This being said, I don't want to give the impression that history is irrelevant in my view, but it's not what is special about each individual event that is at stake when a correlation presents itself between them, it's the common ground that we are attempting to understand. The historian may see many distinguishing features from one event to another, but surely he/she must also need some structural assumptions, trends, general features of some kind in order to give some background to these singular things. And this is what we should be looking for, right?

Can a slip ever be so Freudian? You know what kind of servant...

Yvan, am enjoying your comments on this thread.

My pleasure. Maybe I'd have done nicely in an economics department, that's if I had not flunked my macro core at Western in the summer of 95. So I'll never know. But hey, I don't have to handle all them grant proposal red tape sour grapes, do I...

I think growth is simply more important to liberals who see it bringing prosperity, while preserving the status quo is most important to conservatives who view change as loss. Their most important issues are not economic but social and reactionary, and preserving the social order.

In postwar Britain the story runs the other way round - it is the Tories who typically see higher growth (and lack of data spares Labour 2009 and 2010). Lets look at per capita postwar British growth in real terms(I'll give the election year to the outgoing party)...

Atlee (Labour, 1945-1951): 1.1%
Churchill/Eden/MacMillan/Home (Tory, 1951-1964): 2.5%
Wilson (Labour ,1964-1970): 2%
Heath (Tory, 1970-1974): 2.7%
Wilson/Callahan (Labour, 1974-1979): 2.7%
Thatcher/Major (Tory, 1979-1997): 2.1%
Blair/Brown (Labour, 1997-2008): 1.9%

In Australia as well, the right-leaning Liberal party has the better record of per capita growth since 1960
Menzies/others (Liberal/Country, 1960-1972): 2.5%
Whitlam (Labour, 1972-1975): 0.44%
Fraser (Liberal, 1975-1983): 0.92%
Hawke/Keating (Labour, 1983-1993): 1.4%
Howard (Liberal, 1993-2007): 2.2%

(and Loss, that view does not square well with the past 30 years, which often featured the left fighting to preserve the welfare state, while radical reformers were on the right).

A-ha! Now that is a challenge! Many thoughts here: make sure we're looking at the data the same way in the different countries, make sure we control for similar factors - for example, the Canadian study controls for US growth i.e. main trading partner or proxy for something else? - and eventually, maybe look at some specific items of economic rhetoric pre-election and/or policy post-election to see if something else than the conventional right-left split could be driving all of this.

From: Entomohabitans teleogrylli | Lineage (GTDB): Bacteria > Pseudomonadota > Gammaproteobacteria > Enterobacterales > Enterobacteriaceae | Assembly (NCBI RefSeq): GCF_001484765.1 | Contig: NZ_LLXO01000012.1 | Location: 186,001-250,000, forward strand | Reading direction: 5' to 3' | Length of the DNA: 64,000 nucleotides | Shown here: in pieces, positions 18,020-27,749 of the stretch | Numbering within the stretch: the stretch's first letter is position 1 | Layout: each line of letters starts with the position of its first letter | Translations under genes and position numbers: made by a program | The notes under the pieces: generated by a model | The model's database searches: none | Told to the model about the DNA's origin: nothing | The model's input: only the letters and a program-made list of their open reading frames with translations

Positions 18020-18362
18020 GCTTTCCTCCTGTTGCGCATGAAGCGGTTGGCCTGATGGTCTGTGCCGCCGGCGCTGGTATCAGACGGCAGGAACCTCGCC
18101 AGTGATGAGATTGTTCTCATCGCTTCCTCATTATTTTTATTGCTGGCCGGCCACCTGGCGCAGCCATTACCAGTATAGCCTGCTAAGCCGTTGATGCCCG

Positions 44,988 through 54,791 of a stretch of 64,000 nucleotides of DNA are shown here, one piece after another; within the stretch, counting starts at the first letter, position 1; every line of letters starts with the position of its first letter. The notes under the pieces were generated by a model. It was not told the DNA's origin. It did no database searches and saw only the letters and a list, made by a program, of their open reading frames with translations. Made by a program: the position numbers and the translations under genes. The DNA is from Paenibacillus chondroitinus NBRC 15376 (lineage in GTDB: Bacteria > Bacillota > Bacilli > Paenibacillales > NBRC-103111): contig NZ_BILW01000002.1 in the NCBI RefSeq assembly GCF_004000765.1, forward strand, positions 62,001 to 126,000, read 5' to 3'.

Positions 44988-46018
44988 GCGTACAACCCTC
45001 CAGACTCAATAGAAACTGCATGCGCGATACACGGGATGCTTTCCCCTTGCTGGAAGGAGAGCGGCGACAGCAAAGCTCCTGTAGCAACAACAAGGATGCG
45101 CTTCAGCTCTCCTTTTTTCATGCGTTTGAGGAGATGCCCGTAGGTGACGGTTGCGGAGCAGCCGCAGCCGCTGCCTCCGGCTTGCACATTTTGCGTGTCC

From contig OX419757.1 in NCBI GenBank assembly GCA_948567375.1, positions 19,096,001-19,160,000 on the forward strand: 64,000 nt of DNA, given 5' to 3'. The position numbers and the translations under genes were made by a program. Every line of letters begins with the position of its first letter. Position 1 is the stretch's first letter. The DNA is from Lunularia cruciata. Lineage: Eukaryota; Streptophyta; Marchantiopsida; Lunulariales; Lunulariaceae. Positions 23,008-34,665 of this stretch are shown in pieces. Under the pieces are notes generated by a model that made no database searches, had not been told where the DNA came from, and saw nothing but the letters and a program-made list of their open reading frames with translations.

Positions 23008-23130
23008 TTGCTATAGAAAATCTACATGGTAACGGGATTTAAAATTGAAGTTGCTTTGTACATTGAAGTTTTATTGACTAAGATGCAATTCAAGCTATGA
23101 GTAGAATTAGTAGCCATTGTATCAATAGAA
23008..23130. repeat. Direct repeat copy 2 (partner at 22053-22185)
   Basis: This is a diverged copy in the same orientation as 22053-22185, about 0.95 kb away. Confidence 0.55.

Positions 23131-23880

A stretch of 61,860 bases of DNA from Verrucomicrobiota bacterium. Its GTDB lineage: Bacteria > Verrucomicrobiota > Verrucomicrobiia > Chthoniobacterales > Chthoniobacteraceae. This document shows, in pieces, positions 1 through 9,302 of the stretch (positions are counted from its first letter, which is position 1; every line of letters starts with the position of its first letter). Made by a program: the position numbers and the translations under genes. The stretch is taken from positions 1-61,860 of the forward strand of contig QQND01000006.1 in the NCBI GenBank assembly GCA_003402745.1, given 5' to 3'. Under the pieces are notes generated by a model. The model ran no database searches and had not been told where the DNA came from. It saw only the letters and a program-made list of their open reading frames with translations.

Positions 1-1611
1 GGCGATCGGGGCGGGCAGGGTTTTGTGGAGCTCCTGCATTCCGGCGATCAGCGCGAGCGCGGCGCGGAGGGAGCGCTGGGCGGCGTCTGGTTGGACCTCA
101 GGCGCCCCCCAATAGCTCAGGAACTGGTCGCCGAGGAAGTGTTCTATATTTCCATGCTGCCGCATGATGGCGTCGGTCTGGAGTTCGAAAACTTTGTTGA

One thing that comes to my mind is how North American main parties may not have been as closely associated with the working class, as opposed to the capitalist elite, in the way Labour parties have been? That would be more like having the NDP in power here and Ralph Nader as president south of the border, right? So maybe causality could run in the other direction after all? Governments may have no clue what is good policy, yet some parties may have good recipes for disaster?

Another possibility, so that my preferred hypothesis may remain relevant, could be related to higher rates of unionization in the UK and Australia at least prior to the 90s. The more unions are seen as the mechanism of choice for re-distributing wealth, the less likely that politics may influence the relevant expectations. This still can't account for the reversal though (that is if such reversal remained once controlling for other relevant factors). And what if rich capitalists were in fact seen as big bad wolves there by the median voter? Could he/she feel that a Tory government could only be trusted in good times - otherwise the transfers may very well go from the middle of the income distribution to the top?

Sure keeps the whole matter completely wide open.

In Canada the Liberal vote is more likely to be female, urban, young. In Britain I don't think the Labour party has nearly such a strong lock on the female vote as, say, the Democrats do in the US, and also there's lots of older Labour supporters. So the British experience to some extent fits underlying demographic/interests type stories.

On Australia: clearly more research is needed - perhaps a walking tour of the south Australian coast to really assess the situation...

But Frances - how do demographics/interests explain changes - or more to the point how can long-term change in demographic variables affect short-term voting and economic patterns?